As we stated at the outset, this case turns on the question of the duty owed to a buyer by the seller's broker. In its holding in Edwards II, 591 N.E.2d at 621, the Court of Appeals concluded that there was sufficient evidence to support the trial court's original determination that Taylor had a duty to satisfy the outstanding First Federal mortgage at the time of the execution of the real estate contract.[2] In setting aside the judgment for Edwards Realtors against the McAdams, the court pointed to the "free and clear title" language in both the Purchase Agreement and Exclusive Right to Sell agreement, as well as Davis' title opinion that the First Federal lien mortgage lien "should be satisfied and released of record upon payment at closing." Id. at 622. This conclusion is contrary to law and thus merits reversal. Lawyers Title Ins. Corp. v. Pokraka (1992), Ind., 595 N.E.2d 244.

The question of what duty a real estate broker owes a buyer when the broker is working on behalf of the seller has not heretofore come before this Court. As in any tort case, the determination of duty is a question of law. Wilson v. Haimbaugh (1985), Ind. App., 482 N.E.2d 486. The answer here is found in the law of agency.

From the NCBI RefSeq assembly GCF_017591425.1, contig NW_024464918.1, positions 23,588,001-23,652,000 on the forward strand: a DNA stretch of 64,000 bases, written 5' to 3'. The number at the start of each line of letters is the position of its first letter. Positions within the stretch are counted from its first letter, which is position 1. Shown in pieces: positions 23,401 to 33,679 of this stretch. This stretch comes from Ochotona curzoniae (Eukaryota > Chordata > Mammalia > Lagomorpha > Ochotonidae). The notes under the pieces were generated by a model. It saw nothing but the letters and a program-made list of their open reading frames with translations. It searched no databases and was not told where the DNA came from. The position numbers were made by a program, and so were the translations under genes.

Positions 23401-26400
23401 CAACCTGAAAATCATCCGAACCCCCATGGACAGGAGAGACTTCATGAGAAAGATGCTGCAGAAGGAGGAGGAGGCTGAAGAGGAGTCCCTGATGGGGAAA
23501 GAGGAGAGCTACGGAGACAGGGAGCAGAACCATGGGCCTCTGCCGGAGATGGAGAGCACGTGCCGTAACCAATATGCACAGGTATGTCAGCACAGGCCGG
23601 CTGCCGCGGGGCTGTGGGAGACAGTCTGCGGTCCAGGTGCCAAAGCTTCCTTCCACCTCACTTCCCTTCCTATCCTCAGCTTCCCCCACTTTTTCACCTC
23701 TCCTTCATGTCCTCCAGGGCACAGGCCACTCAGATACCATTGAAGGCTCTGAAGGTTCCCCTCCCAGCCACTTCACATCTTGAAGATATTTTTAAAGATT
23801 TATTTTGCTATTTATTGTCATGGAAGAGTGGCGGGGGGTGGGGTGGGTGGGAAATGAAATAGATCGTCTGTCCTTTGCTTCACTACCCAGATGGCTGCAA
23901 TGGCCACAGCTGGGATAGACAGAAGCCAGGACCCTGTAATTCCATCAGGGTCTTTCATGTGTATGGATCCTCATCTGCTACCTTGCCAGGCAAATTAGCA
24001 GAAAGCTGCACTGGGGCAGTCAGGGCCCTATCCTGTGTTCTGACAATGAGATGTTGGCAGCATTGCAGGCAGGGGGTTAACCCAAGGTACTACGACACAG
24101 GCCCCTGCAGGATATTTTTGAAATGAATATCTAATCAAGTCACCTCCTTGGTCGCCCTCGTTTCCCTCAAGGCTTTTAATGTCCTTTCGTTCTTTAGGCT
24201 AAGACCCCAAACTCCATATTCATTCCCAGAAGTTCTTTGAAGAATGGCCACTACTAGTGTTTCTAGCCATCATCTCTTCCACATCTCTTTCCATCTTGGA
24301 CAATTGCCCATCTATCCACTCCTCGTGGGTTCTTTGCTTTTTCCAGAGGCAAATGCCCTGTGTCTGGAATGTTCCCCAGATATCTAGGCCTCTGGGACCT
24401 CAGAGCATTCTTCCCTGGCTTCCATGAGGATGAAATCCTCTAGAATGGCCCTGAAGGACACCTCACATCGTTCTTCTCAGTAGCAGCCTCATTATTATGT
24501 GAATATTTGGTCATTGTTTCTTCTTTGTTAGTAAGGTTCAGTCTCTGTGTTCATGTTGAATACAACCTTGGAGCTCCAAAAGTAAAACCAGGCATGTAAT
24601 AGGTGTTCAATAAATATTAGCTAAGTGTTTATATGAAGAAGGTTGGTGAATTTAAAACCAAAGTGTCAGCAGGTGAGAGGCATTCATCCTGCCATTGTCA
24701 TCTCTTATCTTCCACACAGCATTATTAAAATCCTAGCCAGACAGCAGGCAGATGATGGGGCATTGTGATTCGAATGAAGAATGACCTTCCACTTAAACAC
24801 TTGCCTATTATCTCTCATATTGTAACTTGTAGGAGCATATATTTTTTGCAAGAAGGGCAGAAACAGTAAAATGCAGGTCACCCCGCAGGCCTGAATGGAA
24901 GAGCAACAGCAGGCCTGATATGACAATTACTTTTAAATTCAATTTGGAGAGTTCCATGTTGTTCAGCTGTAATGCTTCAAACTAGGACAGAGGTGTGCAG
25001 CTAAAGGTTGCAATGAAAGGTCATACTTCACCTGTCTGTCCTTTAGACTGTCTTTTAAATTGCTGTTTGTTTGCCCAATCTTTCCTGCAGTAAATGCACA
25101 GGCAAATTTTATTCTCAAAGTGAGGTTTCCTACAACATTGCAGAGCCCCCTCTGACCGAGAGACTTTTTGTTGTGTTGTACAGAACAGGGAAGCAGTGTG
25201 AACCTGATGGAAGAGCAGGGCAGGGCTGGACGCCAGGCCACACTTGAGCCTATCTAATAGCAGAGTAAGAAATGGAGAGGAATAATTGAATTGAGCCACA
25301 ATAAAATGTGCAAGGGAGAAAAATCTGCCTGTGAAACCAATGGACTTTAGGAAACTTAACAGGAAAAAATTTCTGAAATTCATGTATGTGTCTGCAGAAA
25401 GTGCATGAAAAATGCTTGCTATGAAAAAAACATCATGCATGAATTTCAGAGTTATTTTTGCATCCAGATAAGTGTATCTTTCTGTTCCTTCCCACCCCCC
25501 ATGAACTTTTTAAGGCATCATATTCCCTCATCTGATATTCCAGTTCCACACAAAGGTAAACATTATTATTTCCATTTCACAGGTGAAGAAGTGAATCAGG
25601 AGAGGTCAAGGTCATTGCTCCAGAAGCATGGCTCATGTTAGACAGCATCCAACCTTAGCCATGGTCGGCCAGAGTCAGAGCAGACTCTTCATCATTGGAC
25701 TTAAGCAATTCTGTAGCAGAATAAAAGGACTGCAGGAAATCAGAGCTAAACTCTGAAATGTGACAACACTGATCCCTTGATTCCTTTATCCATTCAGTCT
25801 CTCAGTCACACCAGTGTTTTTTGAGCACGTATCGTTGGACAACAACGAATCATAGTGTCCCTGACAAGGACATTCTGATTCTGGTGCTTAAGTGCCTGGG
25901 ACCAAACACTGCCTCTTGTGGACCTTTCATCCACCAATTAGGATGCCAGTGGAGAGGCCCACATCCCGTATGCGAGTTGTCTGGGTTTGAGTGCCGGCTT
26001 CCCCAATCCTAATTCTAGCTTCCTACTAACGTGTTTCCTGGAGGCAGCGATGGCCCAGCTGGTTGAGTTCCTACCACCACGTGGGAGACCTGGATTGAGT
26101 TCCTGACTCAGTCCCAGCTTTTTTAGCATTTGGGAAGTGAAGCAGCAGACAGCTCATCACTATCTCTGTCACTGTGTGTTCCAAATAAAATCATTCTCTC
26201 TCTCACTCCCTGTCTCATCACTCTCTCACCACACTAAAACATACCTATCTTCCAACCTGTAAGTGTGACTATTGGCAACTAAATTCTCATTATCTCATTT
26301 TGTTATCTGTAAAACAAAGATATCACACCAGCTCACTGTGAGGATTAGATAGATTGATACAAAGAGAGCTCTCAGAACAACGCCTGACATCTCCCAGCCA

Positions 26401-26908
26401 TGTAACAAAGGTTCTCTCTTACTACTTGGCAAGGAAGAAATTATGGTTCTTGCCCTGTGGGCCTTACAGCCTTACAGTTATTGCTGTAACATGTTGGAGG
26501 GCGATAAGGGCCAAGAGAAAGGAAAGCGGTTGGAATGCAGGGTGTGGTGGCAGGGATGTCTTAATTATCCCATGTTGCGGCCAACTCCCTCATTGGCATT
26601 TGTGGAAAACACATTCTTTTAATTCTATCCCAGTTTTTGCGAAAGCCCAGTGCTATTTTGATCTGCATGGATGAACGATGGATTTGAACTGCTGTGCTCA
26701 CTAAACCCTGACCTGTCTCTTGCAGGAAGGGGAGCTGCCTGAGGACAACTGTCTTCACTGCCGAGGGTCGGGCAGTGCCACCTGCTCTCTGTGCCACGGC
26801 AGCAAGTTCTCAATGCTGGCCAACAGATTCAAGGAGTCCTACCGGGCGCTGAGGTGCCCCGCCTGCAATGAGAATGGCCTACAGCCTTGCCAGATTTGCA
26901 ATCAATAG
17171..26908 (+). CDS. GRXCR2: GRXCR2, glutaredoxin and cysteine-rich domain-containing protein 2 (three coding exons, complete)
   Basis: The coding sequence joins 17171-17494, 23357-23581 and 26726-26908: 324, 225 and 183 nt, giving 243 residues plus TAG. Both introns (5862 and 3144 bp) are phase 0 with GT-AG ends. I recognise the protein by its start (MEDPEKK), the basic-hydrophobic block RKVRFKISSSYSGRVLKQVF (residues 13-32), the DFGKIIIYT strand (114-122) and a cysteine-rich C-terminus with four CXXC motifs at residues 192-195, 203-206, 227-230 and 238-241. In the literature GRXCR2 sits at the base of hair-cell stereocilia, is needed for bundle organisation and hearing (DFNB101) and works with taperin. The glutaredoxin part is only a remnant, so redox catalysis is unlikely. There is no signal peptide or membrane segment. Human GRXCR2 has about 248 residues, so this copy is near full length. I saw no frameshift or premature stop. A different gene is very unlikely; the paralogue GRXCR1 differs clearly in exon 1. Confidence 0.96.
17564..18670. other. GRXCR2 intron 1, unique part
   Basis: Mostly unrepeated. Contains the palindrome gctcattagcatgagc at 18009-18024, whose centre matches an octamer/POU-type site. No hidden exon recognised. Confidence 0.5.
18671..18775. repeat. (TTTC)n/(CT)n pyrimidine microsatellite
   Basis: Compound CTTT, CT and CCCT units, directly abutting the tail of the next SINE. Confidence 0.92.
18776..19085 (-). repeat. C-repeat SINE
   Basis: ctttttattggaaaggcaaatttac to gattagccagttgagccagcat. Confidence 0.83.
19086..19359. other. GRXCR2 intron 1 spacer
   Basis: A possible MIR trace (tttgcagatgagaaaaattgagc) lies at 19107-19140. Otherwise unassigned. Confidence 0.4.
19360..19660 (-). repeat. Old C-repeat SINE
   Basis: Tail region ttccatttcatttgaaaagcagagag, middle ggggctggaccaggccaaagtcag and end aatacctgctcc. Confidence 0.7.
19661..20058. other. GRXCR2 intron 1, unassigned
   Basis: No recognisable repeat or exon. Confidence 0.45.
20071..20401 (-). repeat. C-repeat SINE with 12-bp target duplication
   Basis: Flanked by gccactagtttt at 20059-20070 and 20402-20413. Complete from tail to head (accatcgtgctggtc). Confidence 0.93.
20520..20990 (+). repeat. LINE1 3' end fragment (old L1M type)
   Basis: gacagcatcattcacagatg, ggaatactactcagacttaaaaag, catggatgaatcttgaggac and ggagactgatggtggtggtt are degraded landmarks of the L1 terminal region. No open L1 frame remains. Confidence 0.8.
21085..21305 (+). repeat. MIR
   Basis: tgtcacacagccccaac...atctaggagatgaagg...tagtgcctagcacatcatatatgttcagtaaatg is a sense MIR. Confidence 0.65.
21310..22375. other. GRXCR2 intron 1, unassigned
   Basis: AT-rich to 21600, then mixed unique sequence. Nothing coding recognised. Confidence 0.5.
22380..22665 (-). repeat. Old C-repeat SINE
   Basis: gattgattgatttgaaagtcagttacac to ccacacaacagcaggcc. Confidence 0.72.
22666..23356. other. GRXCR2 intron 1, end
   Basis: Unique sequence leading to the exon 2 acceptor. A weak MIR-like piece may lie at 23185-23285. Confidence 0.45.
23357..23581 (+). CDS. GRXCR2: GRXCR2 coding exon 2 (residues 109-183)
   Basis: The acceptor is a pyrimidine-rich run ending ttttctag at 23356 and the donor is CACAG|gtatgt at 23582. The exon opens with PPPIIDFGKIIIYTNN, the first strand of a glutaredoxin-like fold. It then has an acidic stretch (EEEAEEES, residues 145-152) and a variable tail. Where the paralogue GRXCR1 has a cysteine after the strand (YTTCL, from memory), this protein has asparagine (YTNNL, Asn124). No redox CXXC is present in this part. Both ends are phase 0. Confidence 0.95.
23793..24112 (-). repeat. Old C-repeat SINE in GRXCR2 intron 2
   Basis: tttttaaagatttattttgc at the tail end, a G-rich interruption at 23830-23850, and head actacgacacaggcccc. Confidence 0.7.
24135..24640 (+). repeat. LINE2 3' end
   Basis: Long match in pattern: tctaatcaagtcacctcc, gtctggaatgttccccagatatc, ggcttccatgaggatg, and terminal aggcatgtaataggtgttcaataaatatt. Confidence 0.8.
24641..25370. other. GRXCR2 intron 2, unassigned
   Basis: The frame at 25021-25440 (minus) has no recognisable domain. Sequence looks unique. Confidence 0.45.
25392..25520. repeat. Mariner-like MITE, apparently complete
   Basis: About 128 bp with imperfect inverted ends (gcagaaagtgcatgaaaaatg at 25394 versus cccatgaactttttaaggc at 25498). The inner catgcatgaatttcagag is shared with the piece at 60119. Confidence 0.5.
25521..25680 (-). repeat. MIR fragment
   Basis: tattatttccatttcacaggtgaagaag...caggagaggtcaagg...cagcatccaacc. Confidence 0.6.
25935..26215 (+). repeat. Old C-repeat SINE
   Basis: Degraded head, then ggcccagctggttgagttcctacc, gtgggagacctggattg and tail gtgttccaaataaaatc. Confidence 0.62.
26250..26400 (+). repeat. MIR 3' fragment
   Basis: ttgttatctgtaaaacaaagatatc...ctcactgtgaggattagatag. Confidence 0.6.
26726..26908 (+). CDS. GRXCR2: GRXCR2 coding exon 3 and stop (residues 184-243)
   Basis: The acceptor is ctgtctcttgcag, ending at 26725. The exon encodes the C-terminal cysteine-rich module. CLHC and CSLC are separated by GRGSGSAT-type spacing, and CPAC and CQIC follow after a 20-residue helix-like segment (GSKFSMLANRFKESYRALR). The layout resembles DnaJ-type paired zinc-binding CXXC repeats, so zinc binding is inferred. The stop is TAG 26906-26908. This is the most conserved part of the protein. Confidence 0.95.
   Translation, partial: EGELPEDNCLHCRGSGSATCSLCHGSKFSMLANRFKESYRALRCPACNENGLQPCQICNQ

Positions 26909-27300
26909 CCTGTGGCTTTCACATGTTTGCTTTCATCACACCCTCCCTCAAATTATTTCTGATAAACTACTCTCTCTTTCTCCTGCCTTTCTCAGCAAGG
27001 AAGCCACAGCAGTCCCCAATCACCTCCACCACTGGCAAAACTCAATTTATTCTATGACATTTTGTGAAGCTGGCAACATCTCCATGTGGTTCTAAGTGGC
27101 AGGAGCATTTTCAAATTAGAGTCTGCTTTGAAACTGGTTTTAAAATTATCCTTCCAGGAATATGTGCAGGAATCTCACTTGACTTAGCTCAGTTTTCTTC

The American Law Institute recognizes brokers as a species of agent. See Restatement (Second) of Agency § 1 com. e, at 11 (1958). See also 12 Am.Jur.2d Brokers § 3 ("every broker is in a sense an agent"). Unless otherwise agreed, an agent is subject to a duty to his principal to act solely for the benefit of his principal. Potts v. Review Bd. of Indiana Employment Sec. Div. (1985), Ind. App., 475 N.E.2d 708. We are unaware of any authority for the proposition that a seller's agent owes a buyer a duty to act in the buyer's best interest.

In Wilson, a case involving similar facts, the Court of Appeals held for the broker on the question of duty. 482 N.E.2d at 487. Like the instant case, Wilson involved the sale of property by a seller who moved to Florida and disappointed buyers who were left liable for liens which remained on the property.

Gary Wilson owned certain real property in Indianapolis. When he left Indiana to relocate in Florida, Gary asked Pat Wilson to contact John Haimbaugh and to act in Gary's behalf to sell the property. Both Pat and Haimbaugh were aware of two liens which the bank held against the property, but neither was aware of a lien held by Gary's ex-wife pursuant to a divorce decree. Haimbaugh eventually purchased the property. Id. at 486-87.